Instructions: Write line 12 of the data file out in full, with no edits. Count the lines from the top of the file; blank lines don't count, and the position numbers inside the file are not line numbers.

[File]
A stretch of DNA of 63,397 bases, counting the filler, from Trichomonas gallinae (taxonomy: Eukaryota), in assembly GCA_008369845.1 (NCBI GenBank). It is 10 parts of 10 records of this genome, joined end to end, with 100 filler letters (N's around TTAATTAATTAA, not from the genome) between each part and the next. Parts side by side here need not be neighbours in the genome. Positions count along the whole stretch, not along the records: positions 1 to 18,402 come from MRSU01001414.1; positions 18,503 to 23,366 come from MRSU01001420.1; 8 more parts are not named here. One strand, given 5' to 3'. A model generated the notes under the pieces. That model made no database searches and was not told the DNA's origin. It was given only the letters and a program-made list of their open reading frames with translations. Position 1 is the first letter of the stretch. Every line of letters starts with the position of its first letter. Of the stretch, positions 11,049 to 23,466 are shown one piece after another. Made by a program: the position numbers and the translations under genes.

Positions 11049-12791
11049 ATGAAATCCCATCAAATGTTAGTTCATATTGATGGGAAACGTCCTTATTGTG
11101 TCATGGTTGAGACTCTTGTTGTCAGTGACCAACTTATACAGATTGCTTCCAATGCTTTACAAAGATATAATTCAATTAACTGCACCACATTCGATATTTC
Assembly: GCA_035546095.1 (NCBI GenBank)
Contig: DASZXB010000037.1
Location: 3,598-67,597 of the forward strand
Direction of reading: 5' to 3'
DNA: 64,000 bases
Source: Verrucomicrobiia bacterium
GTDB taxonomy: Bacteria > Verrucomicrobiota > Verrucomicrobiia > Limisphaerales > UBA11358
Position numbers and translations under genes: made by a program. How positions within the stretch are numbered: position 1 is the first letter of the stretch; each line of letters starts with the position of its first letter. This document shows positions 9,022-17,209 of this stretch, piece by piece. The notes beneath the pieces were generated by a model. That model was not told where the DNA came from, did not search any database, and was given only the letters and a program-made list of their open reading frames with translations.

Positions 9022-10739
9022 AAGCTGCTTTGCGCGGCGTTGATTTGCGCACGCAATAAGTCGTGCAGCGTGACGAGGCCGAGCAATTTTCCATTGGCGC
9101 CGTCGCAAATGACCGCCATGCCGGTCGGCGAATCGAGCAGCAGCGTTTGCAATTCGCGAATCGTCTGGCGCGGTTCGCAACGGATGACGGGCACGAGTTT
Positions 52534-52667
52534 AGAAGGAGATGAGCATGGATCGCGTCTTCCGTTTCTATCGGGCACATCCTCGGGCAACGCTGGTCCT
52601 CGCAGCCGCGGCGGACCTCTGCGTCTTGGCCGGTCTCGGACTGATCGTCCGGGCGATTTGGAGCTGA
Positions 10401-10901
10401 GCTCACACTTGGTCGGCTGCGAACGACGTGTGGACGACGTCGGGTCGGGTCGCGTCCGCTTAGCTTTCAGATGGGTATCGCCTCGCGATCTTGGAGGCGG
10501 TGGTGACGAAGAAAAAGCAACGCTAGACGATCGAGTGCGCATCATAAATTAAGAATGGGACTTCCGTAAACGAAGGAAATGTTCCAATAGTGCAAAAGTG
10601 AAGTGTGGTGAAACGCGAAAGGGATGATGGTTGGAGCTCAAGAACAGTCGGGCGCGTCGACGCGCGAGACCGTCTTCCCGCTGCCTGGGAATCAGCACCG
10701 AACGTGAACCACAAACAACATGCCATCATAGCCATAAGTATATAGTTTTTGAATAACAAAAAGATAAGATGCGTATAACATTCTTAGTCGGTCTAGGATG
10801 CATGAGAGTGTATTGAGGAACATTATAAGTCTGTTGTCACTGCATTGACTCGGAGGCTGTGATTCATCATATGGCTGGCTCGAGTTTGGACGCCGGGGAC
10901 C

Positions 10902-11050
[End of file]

Position numbers and translations under genes: made by a program. How positions within the stretch are numbered: position 1 is the first letter of the stretch; each line of letters starts with the position of its first letter. This document shows positions 9,022-17,209 of this stretch, piece by piece. The notes beneath the pieces were generated by a model. That model was not told where the DNA came from, did not search any database, and was given only the letters and a program-made list of their open reading frames with translations.